It felt good to stretch my legs a bit. I was sore and tired from last night's ordeal. I should have known I wasn't a restaurant chair. How silly. But I wasn't built for walking either, I was built for sitting and after half a block, I climbed up the stairs to a small cozy porch with nothing but a swing and one small table. I gauged the length the swing would travel and settled myself at a safe, but conversational distance. He was an angular thing, but well made and at the moment, he was sound asleep. He was older than me by a fair stretch, I guessed. The table was cheaply made and worn but gave a cheerful air. I could tell she was very happy for the company of a contented philodendron sprawling over her top.
A towering magnolia in the yard lent sweetness to the rain-washed morning air. It was warm, but not stifling yet and a light breeze brought freshness. A wren flew in, perched on the banister and peered at me curiously, as if to say, "Where on earth did you come from?" I smiled at her so she wouldn't get any funny ideas about the uses of chair stuffing as nesting material and she flew off with a respectful nod. I rested my feet on the worn wooden floorboards. I let my back relax a bit. I was dozing when the screen door creaked open and a woman came out. She was middle-aged with a bit of padding, but not obese, thank god. Her hair was sensibly gray and stylishly short. She flung a purple mat on the deck and began to stretch. I watched her assume the chair pose and decided I liked her. A person who can sit like a chair would surely understand one better than most.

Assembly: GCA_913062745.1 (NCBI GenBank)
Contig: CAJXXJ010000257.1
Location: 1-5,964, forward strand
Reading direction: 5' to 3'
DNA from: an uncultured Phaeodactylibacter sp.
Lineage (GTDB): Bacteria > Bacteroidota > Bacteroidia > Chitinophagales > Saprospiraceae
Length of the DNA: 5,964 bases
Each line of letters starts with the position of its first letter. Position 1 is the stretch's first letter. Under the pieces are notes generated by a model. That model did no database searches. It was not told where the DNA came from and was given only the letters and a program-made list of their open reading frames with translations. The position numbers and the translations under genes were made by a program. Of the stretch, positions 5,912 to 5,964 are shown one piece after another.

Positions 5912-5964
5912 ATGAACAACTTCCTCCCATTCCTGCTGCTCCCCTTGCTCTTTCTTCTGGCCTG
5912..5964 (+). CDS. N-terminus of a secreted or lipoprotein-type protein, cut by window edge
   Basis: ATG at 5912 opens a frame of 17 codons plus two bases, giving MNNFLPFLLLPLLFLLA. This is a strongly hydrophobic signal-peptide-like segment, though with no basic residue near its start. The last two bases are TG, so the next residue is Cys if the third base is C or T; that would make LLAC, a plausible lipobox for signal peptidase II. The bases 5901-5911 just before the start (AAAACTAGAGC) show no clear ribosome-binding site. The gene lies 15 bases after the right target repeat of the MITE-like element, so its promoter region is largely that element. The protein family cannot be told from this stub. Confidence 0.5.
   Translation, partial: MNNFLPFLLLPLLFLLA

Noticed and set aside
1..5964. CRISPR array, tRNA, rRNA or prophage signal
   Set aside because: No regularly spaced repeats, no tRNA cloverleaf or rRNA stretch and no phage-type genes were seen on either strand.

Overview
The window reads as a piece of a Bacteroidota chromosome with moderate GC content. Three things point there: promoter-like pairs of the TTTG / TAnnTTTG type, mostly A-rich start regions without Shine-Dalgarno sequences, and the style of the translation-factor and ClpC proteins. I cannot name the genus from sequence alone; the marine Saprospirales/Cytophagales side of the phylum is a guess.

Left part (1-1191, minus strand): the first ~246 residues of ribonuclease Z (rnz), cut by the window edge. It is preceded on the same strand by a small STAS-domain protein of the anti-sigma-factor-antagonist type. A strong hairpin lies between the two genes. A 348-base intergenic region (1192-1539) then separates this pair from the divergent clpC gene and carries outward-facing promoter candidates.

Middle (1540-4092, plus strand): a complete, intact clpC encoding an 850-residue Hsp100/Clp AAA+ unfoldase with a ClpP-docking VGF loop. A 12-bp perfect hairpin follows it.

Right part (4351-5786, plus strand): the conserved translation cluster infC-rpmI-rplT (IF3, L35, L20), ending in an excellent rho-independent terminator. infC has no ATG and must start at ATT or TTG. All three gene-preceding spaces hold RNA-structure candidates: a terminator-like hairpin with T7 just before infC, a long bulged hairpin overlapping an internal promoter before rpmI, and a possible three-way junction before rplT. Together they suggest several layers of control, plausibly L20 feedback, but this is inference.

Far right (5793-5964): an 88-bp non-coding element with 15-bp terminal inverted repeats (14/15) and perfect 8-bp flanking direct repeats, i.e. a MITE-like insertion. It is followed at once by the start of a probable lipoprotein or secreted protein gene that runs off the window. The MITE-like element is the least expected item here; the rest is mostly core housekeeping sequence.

It was entirely pleasant to watch her gyrations, let the breeze caress my rungs, feel the silence like a warm blanket. I decided if she'd have me, I'd stay. Hopefully the porch swing would not object. He looked like he could be grouchy at times with all those sensible angles and no romantic curves. I would do my best to sweet talk him. The woman finished her moves and lay back on her mat with her eyes closed. The table stirred, saw me and grinned, the plant falling around her top like tousled hair on a teenager. I smiled back, feeling suddenly shy and tried to sit tall and proud. I wanted the woman to like me, so I could stay. I thought of the bookstore owner and felt a pang of guilt. I hope she'll find a good replacement, a young chair, maybe one that likes to read.

Since her re-birth in 1963, Beth Browne has been struggling to return to her previous incarnation as a sea otter. To this end, she now owns a wetsuit and a sailboat. Her two children love her, but they wish she liked cooking half as much as writing. Occasionally, she indulges in a spot of knitting but she practices yoga every single day. When she was five, she starred in the school play as The Ugly Duckling, even though she would have much preferred a lesser role as A Beautiful Swan.